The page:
|HEFTED SHEEP - a phenomenon cast aside?
Introduction by Astrid Goddard
People love Dolphins and Whales. Who among us does not have a feeling of awe and respect for such mysterious and beautiful creatures? And that is certainly as it should be. However, we do not have to go to the oceans to find mysteries and wonders. Among us, in our midst, should we be fortunate to live in or visit the countryside, there are wonders enough to begin with.
Gentle and placid, sheep are often and easily overlooked. Yet they are knowing and extraordinary animals, worthy of further study. The phenomenon of the Hefted sheep is now in danger of being lost forever, yet the majority of us have never heard about it.
"Hefted" or "heafed", means that the sheep live on their own part of the mountain and do not need fences. Here in Cumbria and the Lake District, they live in the hills and mountains in all weathers. They are brought into the "in-by" land, at the bottom of the hills, and near the farms, only at times of lambing, dipping and shearing. However, they will return to their own part of the mountain instinctively. This "homing instinct" is the result of centuries of evolution and if it were to be destroyed by mass slaughter then it could never be restored.
In this part of the country we have Herdwicks, Swaledales and Rough Fells. The first Herdwick sheep probably came with Norse settlers in the 10th century. Although they may have been part of the flocks of the Cistercian monks of Furness Abbey. Either way they have been indigenous for the last 1000 years. The Herdwick is seen around the Duddon Valley, the Coniston Fells, the Buttermere Fells and through Borrowdale and Wasdale up to the highest land in England, the Scafells.
The Swaledales are found throughout the northern counties of England, and on the Pennines. The Rough Fell breed roams the Howgill Fells around Kendal, Sedbergh, Tebay and up to Shap in south-east Cumbria.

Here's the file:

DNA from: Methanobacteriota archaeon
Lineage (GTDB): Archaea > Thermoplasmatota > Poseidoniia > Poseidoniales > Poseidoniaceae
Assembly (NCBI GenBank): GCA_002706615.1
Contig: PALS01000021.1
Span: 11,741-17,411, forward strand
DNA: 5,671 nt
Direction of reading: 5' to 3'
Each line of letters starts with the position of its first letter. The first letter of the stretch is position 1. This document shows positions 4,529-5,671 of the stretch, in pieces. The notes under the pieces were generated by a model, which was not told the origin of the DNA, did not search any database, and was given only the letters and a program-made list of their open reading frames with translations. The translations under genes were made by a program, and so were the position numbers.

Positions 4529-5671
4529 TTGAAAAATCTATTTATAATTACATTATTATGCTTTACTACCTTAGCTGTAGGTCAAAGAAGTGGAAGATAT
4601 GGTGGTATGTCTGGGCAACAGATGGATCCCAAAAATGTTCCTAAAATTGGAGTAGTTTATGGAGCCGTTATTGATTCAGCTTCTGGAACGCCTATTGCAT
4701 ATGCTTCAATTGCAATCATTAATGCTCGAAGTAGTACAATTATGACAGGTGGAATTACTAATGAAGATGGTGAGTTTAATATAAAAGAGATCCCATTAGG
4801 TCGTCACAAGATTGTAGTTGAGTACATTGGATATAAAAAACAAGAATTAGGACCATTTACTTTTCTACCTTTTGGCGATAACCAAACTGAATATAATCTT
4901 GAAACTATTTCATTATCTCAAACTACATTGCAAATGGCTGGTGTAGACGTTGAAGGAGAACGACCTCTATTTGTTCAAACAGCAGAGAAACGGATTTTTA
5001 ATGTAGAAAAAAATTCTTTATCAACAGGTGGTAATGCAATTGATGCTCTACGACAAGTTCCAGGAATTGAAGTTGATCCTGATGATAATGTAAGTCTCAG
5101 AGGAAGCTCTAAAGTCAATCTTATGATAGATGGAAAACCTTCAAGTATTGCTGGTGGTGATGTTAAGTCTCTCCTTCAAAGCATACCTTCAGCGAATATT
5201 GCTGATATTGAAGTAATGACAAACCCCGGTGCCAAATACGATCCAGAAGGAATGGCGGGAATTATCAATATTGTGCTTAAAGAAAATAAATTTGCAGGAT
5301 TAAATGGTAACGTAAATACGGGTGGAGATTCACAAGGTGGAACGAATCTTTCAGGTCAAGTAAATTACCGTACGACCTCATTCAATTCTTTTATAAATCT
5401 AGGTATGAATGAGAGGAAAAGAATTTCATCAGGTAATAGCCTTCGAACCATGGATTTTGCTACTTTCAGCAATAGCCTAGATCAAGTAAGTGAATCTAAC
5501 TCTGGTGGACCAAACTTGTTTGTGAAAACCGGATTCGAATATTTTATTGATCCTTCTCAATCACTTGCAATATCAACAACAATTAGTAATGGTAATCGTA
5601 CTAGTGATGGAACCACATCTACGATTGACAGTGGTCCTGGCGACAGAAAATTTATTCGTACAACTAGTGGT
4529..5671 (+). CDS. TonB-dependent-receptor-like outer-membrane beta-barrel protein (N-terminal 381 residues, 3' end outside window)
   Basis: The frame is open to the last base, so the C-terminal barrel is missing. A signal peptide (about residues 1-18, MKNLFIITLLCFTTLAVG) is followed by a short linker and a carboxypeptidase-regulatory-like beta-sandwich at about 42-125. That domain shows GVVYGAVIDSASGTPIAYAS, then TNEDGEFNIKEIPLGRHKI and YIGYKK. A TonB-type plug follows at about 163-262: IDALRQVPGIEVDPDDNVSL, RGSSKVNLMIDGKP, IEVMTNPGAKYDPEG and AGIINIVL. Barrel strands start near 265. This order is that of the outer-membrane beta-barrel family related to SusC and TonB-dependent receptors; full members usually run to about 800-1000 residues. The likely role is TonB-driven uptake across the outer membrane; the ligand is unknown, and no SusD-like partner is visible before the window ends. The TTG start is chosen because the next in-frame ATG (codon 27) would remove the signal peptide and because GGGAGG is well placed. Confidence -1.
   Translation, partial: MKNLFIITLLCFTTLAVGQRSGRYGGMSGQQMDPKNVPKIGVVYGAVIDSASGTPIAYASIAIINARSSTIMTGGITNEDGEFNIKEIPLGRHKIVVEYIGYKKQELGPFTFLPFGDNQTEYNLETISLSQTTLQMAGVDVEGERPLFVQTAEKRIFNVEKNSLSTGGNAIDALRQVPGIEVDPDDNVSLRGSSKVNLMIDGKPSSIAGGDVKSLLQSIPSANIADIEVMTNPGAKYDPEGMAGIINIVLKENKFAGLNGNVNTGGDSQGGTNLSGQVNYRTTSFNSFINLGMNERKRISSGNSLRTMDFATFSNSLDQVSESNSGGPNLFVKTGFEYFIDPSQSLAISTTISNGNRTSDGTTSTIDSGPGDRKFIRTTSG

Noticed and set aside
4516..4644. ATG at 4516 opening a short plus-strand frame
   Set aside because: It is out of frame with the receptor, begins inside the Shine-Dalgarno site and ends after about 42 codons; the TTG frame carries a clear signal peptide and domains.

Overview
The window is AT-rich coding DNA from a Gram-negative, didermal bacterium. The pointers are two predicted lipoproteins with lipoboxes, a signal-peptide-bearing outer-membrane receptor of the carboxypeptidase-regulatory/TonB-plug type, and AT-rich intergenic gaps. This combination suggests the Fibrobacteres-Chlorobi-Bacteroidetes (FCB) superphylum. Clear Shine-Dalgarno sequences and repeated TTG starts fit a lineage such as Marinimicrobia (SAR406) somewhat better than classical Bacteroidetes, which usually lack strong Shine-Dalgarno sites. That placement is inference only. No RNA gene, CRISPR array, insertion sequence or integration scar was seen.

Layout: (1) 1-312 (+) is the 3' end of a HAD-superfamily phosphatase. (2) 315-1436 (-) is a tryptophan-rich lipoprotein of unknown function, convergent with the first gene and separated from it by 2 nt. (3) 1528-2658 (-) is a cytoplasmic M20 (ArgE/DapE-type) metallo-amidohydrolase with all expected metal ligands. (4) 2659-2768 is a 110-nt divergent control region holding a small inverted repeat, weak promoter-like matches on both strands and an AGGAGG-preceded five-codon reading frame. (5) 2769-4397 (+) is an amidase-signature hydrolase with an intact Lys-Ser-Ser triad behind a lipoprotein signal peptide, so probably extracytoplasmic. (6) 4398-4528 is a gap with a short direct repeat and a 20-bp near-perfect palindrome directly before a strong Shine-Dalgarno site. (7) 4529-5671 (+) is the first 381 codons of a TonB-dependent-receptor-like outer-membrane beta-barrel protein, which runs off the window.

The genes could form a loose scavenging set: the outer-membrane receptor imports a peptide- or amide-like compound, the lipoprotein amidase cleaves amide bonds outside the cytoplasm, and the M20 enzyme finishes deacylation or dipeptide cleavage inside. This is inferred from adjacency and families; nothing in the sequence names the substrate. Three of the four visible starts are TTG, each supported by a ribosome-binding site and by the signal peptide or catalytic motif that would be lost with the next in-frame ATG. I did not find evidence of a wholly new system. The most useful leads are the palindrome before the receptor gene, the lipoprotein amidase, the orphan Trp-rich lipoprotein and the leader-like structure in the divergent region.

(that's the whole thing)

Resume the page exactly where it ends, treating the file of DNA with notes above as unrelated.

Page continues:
Hefted sheep cannot be understood in isolation. The sheep are inseparable from the farmers who live on and care for the land where the sheep live. The hill farmers also, are a knowing and wise breed. A breed apart - and a rare breed themselves - they are involved in the land, which in turn is in their blood.
In order to understand this subject, I visited two established hill farming families, with a notable history in Cumbria, and interviewed farmers Willie Richardson of Gatesgarth Farm, and Geoffrey Sedgwick and son Roger of Lockbank Farm.
I believe it is perfectly correct to describe both the farmers and their stock, and the flora and fauna that are interdependent with them, as indigenous. Were they to be cast aside and uprooted, the farmers to be relegated to, perhaps, factory jobs - on Lord Haskin's production line - and the sheep to disappear from the land, of which they are efficient gardeners, then an entire and irreplaceable ecosystem would be lost.
Here in Cumbria, everything has been affected by the draconian and illogical policy on foot and mouth, at the hands of our "Department for the Extinction of Farming and Ruination of Agriculture" (DEFRA).
Horrifying estimates to date (November 2001) suggest that the Foot and Mouth "cull" may have destroyed 40% of the national Herdwick flock, 40% of Rough Fell, and 50% of Swaledales. On 22 October, the secretary of the Herdwick sheep breeders, Geoff Brown, said only 7,500 of the Rough Fells remained, virtually all in the Howgills.
If the sheep go, the farms will go, and the landscape will deteriorate. Moss, bogs and marshes will spread, and gorse and juniper will take over. The beautiful stone walls will collapse through lack of care, paths will become overgrown and the pastures and meadows will turn to wet, swampy grounds.
Many families who have farmed here in the same place for 600 years, are now in danger of giving up and moving away, or worse. Native people are being forced off their land! If this were happening elsewhere in the world, perhaps at the hands of an oil company or corrupt government, there would be an outcry.
The names below link to each interview....